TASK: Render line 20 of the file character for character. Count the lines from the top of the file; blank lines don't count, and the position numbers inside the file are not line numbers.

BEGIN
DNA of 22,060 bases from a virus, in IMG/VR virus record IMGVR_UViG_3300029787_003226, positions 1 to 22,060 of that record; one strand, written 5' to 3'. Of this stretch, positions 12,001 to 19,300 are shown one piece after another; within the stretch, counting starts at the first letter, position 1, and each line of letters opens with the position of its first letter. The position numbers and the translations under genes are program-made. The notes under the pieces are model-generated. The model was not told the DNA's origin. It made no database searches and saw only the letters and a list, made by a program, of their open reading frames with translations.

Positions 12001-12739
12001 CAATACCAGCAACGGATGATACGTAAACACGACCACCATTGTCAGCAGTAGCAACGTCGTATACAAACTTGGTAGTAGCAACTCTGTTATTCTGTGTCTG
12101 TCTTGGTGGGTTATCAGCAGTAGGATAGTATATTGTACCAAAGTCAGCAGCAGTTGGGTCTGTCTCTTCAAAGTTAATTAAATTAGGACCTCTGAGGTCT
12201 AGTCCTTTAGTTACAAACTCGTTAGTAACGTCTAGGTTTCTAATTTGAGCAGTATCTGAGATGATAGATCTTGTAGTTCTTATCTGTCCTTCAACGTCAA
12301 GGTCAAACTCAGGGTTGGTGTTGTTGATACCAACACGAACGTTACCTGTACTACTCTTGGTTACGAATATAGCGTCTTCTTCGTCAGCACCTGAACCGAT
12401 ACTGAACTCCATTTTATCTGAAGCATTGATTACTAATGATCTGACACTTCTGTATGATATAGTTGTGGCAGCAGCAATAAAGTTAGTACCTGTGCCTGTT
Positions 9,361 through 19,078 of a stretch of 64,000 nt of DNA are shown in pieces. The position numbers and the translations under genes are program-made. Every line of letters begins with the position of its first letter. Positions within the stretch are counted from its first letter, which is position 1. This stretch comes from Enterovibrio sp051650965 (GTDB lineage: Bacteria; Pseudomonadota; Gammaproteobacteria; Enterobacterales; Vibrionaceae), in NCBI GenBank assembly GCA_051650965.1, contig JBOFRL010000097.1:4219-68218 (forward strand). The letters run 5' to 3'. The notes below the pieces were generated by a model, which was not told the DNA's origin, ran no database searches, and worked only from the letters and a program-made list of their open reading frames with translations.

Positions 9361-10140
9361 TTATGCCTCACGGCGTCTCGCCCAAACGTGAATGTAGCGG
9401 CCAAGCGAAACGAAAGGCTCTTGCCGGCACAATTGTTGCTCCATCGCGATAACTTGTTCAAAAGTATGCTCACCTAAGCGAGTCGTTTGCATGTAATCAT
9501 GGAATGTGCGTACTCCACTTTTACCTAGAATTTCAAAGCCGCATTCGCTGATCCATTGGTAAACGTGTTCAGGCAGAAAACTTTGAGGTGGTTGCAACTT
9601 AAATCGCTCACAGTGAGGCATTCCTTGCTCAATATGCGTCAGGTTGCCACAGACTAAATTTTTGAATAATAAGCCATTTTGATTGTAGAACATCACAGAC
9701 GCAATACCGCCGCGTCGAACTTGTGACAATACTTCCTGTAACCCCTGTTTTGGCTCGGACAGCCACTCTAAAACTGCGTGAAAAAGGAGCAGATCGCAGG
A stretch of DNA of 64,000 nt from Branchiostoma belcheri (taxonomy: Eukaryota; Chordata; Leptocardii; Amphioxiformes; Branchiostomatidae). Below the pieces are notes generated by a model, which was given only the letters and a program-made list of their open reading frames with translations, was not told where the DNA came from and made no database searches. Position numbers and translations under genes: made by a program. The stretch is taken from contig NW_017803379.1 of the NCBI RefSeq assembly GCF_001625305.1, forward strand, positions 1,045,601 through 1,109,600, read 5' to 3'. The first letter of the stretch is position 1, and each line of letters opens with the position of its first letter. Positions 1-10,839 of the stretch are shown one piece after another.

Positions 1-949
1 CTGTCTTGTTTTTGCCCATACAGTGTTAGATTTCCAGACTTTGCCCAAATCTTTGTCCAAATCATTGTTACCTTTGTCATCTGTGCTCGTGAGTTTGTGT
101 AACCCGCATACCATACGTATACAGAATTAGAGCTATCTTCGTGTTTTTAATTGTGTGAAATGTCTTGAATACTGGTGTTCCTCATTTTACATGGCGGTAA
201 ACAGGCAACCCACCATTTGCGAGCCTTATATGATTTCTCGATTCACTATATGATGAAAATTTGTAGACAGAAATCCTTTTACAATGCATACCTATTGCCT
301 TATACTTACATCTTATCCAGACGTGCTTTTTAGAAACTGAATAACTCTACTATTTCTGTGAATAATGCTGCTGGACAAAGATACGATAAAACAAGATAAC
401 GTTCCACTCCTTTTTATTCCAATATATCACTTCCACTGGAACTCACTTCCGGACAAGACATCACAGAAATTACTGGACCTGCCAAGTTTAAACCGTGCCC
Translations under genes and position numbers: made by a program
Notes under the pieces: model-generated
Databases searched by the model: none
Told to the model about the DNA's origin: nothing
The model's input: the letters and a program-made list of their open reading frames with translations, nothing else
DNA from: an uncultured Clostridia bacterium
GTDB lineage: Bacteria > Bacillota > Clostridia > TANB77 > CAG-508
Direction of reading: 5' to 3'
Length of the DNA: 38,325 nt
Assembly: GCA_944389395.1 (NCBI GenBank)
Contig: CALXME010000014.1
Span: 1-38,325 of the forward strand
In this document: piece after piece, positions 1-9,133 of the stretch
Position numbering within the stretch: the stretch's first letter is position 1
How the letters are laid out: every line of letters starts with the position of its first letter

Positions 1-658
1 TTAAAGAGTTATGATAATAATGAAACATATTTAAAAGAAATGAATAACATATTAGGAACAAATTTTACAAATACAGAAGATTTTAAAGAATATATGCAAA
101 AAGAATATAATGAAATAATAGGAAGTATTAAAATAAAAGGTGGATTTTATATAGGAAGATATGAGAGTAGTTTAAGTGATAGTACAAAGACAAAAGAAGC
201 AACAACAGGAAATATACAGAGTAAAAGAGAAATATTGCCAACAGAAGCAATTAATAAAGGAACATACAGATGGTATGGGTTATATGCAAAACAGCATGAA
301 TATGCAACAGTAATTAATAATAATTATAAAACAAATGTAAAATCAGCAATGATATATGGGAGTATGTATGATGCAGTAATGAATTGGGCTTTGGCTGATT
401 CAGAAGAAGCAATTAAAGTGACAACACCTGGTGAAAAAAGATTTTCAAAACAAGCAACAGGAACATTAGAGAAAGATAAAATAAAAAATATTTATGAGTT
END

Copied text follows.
301 TATACTTACATCTTATCCAGACGTGCTTTTTAGAAACTGAATAACTCTACTATTTCTGTGAATAATGCTGCTGGACAAAGATACGATAAAACAAGATAAC